FALSE: No punishment for rapists in PH because they’re ‘protected by CHR’
FALSE: No punishment for rapists in PH because they’re ‘protected by CHR’
The Anti-Rape Law punishes rapists from 6 years of imprisonment to reclusion perpetua

Claim: A photo posted on Facebook group I LOVE PHILIPPINES compared the Philippines’ punishment for rapists to other countries, showing that the country does not punish rapists because they are “protected by the Commission on Human Rights (CHR).”

Five other countries were included in the photo: Saudi Arabia, Iran, China, United Arab Emirates, and Afghanistan. The photo showed the stark contrast between the Philippines and these 5 countries, which all impose the death penalty for rapists.

The post got over 350 engagements on Facebook as of writing and was shared with the group’s 145,839 members as of December 10. It was flagged by Facebook Claim Check, the social media company’s tool that identifies potentially dubious posts spread across the platform.

Rating: FALSE

The facts: Republic Act No. 8353 or the Anti-Rape Law of 1997 states that rape is punishable by law, ranging from 6 years imprisonment to reclusion perpetua, depending on the degree of the crime. Moreover, the CHR’s mandate is to protect human rights, not criminals.

RA 8353 was passed in 1997 and had death penalty included in the list of punishments. However, when capital punishment was repealed in 2006, the death penalty was replaced with reclusion perpetua or life imprisonment through RA No. 9346.

The CHR’s job is to investigate violations carried out by state agents or private entities that act upon the instruction of government authorities, including private armies, especially if done against the marginalized sectors. (READ: Hate human rights? They protect freedoms you enjoy)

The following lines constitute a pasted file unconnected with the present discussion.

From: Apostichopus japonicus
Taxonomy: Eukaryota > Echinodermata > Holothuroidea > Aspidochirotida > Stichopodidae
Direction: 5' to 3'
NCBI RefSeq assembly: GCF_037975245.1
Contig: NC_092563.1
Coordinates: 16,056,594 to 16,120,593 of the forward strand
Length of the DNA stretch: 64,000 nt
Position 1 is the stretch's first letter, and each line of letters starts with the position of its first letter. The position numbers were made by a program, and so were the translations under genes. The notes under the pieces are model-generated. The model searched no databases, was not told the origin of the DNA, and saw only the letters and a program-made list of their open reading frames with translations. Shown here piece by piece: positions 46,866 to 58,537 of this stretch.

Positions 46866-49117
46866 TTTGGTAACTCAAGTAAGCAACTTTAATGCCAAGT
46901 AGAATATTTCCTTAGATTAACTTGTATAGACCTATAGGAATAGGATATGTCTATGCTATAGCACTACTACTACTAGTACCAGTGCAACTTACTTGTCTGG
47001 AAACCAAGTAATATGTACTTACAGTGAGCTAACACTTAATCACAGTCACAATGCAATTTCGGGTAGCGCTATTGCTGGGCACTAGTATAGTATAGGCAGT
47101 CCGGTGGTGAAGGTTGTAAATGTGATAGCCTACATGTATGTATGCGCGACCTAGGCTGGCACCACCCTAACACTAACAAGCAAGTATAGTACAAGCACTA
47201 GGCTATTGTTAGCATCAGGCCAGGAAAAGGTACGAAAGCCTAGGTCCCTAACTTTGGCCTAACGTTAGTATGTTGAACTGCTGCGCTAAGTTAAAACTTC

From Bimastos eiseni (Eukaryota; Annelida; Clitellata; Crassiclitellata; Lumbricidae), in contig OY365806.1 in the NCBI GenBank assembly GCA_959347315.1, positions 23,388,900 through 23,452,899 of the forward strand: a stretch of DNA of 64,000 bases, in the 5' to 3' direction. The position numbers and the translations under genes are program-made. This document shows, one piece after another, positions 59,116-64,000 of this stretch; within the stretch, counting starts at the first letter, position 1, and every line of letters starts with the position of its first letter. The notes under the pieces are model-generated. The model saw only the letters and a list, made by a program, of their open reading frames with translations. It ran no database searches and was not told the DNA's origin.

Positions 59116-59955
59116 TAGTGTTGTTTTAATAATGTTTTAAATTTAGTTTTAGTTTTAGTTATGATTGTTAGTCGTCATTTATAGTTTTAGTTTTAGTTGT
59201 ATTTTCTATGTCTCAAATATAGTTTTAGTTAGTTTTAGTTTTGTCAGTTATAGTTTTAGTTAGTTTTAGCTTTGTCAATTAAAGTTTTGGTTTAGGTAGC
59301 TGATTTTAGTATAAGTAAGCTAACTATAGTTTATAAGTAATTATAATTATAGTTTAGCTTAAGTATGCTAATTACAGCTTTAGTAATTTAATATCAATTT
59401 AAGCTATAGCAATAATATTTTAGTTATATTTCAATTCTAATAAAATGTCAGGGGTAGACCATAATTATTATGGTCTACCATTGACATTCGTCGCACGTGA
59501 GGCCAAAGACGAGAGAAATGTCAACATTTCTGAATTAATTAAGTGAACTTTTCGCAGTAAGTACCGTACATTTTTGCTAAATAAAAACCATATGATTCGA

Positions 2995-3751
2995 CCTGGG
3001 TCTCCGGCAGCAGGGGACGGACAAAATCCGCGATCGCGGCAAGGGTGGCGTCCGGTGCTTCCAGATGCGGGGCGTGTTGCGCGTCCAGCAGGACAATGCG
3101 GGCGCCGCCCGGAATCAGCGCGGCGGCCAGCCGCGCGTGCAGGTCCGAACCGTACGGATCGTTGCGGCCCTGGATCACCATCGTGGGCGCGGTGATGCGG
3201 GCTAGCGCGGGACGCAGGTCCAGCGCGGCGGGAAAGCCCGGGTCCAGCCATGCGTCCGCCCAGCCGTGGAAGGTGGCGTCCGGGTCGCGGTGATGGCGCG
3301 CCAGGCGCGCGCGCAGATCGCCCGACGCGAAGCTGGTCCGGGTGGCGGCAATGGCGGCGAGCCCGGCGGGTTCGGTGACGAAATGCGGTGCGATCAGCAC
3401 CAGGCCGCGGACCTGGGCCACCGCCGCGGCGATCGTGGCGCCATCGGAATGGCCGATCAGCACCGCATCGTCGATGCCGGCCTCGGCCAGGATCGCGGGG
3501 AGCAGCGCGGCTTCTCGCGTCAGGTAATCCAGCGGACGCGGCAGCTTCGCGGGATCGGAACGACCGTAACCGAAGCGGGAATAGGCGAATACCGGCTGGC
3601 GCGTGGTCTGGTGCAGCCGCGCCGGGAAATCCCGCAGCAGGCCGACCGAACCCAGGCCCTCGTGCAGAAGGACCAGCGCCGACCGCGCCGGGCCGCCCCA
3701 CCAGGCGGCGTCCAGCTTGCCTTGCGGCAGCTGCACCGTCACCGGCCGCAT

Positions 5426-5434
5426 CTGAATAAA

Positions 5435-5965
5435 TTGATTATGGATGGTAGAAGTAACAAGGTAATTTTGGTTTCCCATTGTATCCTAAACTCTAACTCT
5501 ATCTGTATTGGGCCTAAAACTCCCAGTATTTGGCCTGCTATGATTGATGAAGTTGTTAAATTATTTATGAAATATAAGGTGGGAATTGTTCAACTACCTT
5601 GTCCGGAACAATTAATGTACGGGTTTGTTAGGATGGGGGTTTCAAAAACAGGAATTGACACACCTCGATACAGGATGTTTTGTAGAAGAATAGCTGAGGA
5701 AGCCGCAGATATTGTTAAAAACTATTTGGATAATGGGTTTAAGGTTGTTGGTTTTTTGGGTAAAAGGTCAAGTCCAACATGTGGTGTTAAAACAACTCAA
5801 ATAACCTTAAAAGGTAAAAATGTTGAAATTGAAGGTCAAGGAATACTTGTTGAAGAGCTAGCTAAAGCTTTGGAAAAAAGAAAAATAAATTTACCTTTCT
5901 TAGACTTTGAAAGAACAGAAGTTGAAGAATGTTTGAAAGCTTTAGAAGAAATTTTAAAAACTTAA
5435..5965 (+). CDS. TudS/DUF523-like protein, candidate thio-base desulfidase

This means that as a constitutional body, the CHR has to guarantee that the government upholds human rights in the country and that they don’t violate the people’s rights, even in punishing criminals. Although the CHR may examine cases on its own or through the complaints filed with them, the Commission can’t prosecute because it is beyond their powers. (READ: Accountability and human rights: The role of the CHR)

Many confuse the CHR’s function and hit them for not acting on cases involving victims of murders, rape, and other heinous crimes, but it is not their mandate in the first place. Even Senator Christopher “Bong” Go still wrongly thinks the Commission protects only criminals, as evident during the plenary deliberations on the CHR’s budget for 2020. – Pauline Macaraeg/

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